The Royal Marine Library. . . was established in the year 1791, by Mr Barry. The Library has received considerable improvements since it has been conducted by Mr Diplock, in the increased number of new books, with the addition of nine daily and six weekly papers, besides every new work deserving encouragement, which, with the periodical publications and other accommodations, together with its fine situation, render it a pleasant, convenient, and agreeable lounge. Over the Library is a very good Billiard Room, from which there is a fine view of the sea.
(26)

That ‘fine view of the sea’ would become a bone of contention in a long-standing feud that the Diplocks had with a prominent citizen of Hastings named Thomas Brandon Brett. Still highly regarded in Hastings today, Brandon Brett was something of a Renaissance man – blacksmith, postman, schoolmaster, amateur meteorologist, musician, composer, poet, newspaper editor, and local historian – students of Hastings lore are indebted to his thirty large scrapbooks of local history. (27)

Roger Diplock explains the nature of the conflict between his ancestors and Brandon Brett, from the Diplock perspective:

So far as the two Williams, father and son, were concerned, Brett showed a good measure of dislike . . . an indication of their steady climb up the social ladder from the somewhat lowly rung occupied by Joseph. Jane Austen would have described their progress with acid wit; the more so since in each case it basically involved marrying a woman not only above his station but most fortunately possessing some small fortune to enhance the marriage. (28)

Class does appear to have been a factor in the feud, illustrated when Brandon Brett publicly ridiculed the humbly rooted, elder William Diplock in verse:

Here Diplock too, his friends to woo,
His Auction Room was showing:
Then made them hear his accents clear
Of ‘going, going, going’.
(29)

Therefore, when William Diplock Jr bought Barry’s Library and called it Diplock’s Library, it could only have irritated the local historian. When the Diplocks published their Guide to Hastings without giving credit to one Miss M M Howard, whose work apparently appeared within its pages without acknowledgment--that too annoyed him. But perhaps the greatest sin that the Diplocks ever committed, at least in Brandon Brett’s eyes, was when William Diplock Jr rebuilt the library in 1839 and restricted it to a single floor. That renovation included the removal of a ‘magnificent balcony’ where Brandon Brett had been in the habit of playing music with his band while they enjoyed that ‘fine view of the sea’ over the Marine Parade. The destruction of such a grand balcony and cozy upper floor must have been exasperating enough for someone with the sensibilities of a Renaissance Man, but how it must have whipped Brandon Brett's bile when it was revealed that a wealthy female resident living behind the library had paid William Jr a ‘very substantial sum’ to remove the upper floor of Diplock’s Library, simply so that she herself might enjoy an uninterrupted view of the sea, that same view that Brandon Brett once relished. (30) Her arrogance suggests that she was a summer resident.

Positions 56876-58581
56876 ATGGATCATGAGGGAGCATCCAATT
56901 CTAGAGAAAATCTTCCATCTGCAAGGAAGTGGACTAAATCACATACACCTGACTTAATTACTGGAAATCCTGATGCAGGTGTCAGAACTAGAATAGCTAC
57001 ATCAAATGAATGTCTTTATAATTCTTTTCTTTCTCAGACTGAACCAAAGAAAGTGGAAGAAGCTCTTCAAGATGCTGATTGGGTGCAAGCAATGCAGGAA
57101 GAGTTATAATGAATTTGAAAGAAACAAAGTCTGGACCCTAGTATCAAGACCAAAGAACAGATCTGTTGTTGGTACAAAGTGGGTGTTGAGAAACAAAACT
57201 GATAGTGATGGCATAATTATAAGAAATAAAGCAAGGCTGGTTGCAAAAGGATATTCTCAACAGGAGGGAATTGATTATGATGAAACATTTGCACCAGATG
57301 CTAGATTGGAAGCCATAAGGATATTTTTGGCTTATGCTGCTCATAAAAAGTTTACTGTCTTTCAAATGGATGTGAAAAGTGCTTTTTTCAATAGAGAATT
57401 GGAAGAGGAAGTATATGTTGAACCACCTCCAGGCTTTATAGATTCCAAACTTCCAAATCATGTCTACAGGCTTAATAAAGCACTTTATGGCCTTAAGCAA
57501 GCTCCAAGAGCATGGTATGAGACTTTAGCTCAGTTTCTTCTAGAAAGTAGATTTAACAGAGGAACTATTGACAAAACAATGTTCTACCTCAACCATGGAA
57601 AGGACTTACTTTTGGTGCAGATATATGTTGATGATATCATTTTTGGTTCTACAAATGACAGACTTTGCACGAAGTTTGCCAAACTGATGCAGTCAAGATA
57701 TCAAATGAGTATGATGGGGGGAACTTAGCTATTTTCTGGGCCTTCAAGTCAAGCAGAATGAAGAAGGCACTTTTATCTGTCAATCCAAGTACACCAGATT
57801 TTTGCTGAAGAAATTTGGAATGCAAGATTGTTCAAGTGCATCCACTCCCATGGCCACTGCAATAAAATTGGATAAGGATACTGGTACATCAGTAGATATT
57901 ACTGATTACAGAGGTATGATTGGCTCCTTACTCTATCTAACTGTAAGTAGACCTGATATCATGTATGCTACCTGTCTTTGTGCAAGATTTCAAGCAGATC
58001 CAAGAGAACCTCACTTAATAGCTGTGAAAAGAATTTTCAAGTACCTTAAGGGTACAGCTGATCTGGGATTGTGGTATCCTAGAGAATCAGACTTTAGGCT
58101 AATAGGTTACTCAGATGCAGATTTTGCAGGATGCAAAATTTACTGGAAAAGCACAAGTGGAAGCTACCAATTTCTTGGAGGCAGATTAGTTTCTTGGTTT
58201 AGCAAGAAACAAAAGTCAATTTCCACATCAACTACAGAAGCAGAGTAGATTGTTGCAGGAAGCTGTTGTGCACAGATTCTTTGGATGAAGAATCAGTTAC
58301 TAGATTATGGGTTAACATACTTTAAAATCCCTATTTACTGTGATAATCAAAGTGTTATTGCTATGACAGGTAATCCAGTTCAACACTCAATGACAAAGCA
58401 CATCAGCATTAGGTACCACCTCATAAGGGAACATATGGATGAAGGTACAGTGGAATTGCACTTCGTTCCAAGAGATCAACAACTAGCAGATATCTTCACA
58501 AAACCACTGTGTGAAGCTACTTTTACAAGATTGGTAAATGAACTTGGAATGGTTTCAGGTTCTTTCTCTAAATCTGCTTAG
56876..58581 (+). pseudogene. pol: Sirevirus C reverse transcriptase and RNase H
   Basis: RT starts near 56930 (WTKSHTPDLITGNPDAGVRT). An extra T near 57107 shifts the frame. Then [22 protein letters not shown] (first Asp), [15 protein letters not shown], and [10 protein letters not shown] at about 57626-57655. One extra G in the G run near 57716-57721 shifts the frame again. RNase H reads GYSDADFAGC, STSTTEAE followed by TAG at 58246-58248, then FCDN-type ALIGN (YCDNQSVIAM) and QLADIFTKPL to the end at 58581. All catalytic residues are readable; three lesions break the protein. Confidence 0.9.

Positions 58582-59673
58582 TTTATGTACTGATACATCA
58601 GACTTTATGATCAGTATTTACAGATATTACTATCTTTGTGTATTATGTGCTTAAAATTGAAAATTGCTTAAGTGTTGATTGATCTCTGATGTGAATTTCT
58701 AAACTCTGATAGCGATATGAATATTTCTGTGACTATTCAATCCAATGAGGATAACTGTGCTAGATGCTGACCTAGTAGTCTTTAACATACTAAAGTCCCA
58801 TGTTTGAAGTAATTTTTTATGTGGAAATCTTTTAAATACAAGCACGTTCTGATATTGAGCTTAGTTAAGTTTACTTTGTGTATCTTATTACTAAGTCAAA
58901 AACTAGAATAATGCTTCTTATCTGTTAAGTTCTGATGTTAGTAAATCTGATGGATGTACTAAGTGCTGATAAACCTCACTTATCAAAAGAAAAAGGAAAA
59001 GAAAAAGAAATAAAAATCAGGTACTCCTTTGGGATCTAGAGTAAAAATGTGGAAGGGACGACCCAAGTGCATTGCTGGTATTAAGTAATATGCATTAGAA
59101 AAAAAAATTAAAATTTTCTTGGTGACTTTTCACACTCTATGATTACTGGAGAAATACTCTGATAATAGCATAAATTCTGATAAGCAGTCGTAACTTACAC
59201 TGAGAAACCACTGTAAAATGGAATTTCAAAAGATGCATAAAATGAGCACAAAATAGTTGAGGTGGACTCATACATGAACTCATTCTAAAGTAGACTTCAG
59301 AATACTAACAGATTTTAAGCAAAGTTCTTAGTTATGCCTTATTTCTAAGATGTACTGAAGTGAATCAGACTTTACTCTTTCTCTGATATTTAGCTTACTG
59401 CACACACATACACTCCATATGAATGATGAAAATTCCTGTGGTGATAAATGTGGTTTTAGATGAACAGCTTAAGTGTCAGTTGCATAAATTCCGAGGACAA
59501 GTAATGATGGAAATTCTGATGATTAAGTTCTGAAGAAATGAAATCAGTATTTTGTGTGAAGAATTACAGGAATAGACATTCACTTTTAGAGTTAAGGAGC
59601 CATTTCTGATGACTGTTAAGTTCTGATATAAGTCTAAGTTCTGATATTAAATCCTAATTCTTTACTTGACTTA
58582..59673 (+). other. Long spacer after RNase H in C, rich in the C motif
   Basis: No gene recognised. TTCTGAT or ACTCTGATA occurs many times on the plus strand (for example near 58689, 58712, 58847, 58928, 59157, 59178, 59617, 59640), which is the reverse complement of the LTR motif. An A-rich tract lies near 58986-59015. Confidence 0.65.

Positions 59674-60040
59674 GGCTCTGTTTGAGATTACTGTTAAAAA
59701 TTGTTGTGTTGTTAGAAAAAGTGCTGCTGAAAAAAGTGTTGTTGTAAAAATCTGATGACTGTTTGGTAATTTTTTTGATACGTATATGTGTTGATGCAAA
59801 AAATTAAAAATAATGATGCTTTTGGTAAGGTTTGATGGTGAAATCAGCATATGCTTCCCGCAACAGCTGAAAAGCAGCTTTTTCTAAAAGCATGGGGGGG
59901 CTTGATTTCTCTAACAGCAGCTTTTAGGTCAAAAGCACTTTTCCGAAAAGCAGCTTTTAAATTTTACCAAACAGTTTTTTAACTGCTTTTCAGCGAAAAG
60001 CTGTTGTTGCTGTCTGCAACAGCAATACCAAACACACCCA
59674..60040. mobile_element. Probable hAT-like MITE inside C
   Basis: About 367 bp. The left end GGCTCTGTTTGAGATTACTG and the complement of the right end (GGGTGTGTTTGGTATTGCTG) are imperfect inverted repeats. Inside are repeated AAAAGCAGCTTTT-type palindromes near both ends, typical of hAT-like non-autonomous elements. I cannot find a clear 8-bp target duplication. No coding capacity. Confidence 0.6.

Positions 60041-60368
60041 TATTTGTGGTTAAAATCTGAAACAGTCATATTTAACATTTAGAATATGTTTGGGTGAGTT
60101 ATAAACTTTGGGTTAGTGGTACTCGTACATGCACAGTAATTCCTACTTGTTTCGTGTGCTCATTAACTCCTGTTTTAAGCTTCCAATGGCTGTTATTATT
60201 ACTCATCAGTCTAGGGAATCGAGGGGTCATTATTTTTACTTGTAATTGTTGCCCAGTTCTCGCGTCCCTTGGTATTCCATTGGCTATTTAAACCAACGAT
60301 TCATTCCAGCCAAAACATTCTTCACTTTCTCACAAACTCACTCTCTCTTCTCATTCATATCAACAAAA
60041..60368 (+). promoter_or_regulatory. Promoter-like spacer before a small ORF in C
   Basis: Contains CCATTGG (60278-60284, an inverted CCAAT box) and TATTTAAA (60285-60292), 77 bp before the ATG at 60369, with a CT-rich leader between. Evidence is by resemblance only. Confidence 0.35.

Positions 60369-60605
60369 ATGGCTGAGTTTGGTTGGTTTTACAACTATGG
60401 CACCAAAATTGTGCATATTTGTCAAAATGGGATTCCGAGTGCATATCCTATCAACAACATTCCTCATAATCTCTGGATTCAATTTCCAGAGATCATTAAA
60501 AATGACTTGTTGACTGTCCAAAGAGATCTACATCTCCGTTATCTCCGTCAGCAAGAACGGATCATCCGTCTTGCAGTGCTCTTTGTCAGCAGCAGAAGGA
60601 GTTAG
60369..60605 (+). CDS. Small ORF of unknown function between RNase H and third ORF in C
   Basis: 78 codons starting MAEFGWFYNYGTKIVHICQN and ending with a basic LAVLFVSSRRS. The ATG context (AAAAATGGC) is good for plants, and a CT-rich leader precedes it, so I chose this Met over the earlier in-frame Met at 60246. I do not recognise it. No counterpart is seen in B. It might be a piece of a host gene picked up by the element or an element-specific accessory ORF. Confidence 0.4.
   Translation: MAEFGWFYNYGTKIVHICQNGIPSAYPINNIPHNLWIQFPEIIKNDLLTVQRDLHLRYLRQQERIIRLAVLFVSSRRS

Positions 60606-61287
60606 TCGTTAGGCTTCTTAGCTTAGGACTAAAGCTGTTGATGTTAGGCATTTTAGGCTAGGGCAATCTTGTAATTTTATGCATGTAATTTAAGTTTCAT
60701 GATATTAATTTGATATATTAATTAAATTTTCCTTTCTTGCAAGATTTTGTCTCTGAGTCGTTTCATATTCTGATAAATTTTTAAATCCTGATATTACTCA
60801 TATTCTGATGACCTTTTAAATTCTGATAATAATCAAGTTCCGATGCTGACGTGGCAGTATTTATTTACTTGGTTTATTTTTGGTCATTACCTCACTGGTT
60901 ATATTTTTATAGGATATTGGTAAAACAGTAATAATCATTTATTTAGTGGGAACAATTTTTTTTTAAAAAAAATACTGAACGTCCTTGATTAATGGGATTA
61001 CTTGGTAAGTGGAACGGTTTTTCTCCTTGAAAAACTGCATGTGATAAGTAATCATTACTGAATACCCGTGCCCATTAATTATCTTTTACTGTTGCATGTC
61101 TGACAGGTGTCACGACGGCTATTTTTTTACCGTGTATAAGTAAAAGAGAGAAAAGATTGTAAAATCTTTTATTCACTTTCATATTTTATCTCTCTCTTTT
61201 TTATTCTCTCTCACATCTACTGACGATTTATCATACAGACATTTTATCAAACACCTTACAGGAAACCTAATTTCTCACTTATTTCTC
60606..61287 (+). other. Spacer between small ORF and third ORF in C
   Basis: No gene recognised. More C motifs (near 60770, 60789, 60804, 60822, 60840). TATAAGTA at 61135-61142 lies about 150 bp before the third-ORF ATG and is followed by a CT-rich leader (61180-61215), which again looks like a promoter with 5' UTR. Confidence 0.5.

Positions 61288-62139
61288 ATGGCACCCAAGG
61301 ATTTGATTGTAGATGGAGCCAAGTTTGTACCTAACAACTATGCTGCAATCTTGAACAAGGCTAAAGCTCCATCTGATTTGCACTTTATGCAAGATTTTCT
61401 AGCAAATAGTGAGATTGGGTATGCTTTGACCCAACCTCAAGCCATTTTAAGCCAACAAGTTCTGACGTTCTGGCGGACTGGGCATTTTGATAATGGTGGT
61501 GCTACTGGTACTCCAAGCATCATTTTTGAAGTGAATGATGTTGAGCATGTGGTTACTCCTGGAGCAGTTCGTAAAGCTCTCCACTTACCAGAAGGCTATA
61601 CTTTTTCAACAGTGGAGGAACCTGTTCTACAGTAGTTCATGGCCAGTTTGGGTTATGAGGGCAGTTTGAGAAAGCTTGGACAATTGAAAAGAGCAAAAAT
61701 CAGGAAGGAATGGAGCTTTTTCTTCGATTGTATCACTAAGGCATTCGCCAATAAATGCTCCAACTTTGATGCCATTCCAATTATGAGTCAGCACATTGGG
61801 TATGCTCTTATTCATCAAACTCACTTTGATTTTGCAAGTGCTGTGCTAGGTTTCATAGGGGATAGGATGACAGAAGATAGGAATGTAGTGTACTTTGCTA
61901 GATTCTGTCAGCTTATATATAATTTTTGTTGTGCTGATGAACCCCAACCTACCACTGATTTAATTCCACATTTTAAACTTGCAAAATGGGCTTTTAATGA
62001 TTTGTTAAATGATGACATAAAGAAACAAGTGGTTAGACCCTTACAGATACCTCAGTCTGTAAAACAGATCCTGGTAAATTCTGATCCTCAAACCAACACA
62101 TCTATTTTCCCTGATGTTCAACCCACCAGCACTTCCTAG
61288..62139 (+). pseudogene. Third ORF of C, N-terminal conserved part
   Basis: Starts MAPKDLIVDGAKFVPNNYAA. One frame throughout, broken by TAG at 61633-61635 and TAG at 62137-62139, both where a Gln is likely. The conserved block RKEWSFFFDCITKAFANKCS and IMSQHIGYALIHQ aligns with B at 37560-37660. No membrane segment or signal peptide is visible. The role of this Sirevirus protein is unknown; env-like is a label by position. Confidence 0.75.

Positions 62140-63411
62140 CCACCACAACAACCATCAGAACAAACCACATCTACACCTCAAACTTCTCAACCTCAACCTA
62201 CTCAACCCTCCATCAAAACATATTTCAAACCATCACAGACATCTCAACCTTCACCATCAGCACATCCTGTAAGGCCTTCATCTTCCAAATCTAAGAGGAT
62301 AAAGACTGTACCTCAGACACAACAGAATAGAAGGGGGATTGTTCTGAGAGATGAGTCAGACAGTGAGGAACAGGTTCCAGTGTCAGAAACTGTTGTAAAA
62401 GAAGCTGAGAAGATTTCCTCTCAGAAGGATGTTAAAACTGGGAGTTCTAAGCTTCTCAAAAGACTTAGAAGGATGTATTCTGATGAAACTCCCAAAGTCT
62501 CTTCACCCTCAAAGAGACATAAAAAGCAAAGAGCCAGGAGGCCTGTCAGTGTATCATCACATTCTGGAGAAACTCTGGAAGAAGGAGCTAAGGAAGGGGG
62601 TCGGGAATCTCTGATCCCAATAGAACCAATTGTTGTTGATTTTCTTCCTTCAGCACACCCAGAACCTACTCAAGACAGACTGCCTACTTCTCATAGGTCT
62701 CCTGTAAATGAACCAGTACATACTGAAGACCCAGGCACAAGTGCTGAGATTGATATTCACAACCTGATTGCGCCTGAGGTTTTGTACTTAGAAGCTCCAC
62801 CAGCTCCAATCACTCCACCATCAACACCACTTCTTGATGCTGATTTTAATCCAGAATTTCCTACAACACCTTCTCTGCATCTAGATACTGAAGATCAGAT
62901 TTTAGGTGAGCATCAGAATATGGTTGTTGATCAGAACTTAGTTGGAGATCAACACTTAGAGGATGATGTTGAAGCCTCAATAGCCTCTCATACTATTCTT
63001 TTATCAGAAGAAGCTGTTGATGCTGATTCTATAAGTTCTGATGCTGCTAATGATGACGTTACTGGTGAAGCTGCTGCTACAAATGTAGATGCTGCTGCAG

As he gazed upon the renovated, scalped library, its elegant balcony and billiard room replaced with the vision of the unnamed wealthy female resident obnoxiously taking in the sea air, and selfishly keeping that fine view all to herself, a sour Brandon Brett likely observed that aesthetics are wasted on the upwardly mobile.

Meanwhile, as he sat within the confines of his single storied library, now made comfortably cramped by the presence of his future wife, Elizabeth Langham, (31) her promise of their five unborn children, and the billiard table from the deceased upper floor, William Jr might have smiled to himself while thumbing through a thick wad of pound notes. Sitting before a window as he watched the homeless figures of the cross historian and his band recede down the Parade, perhaps Diplock made a little observation of his own, the softly recited verses that Brandon Brett had once derisively applied to his father: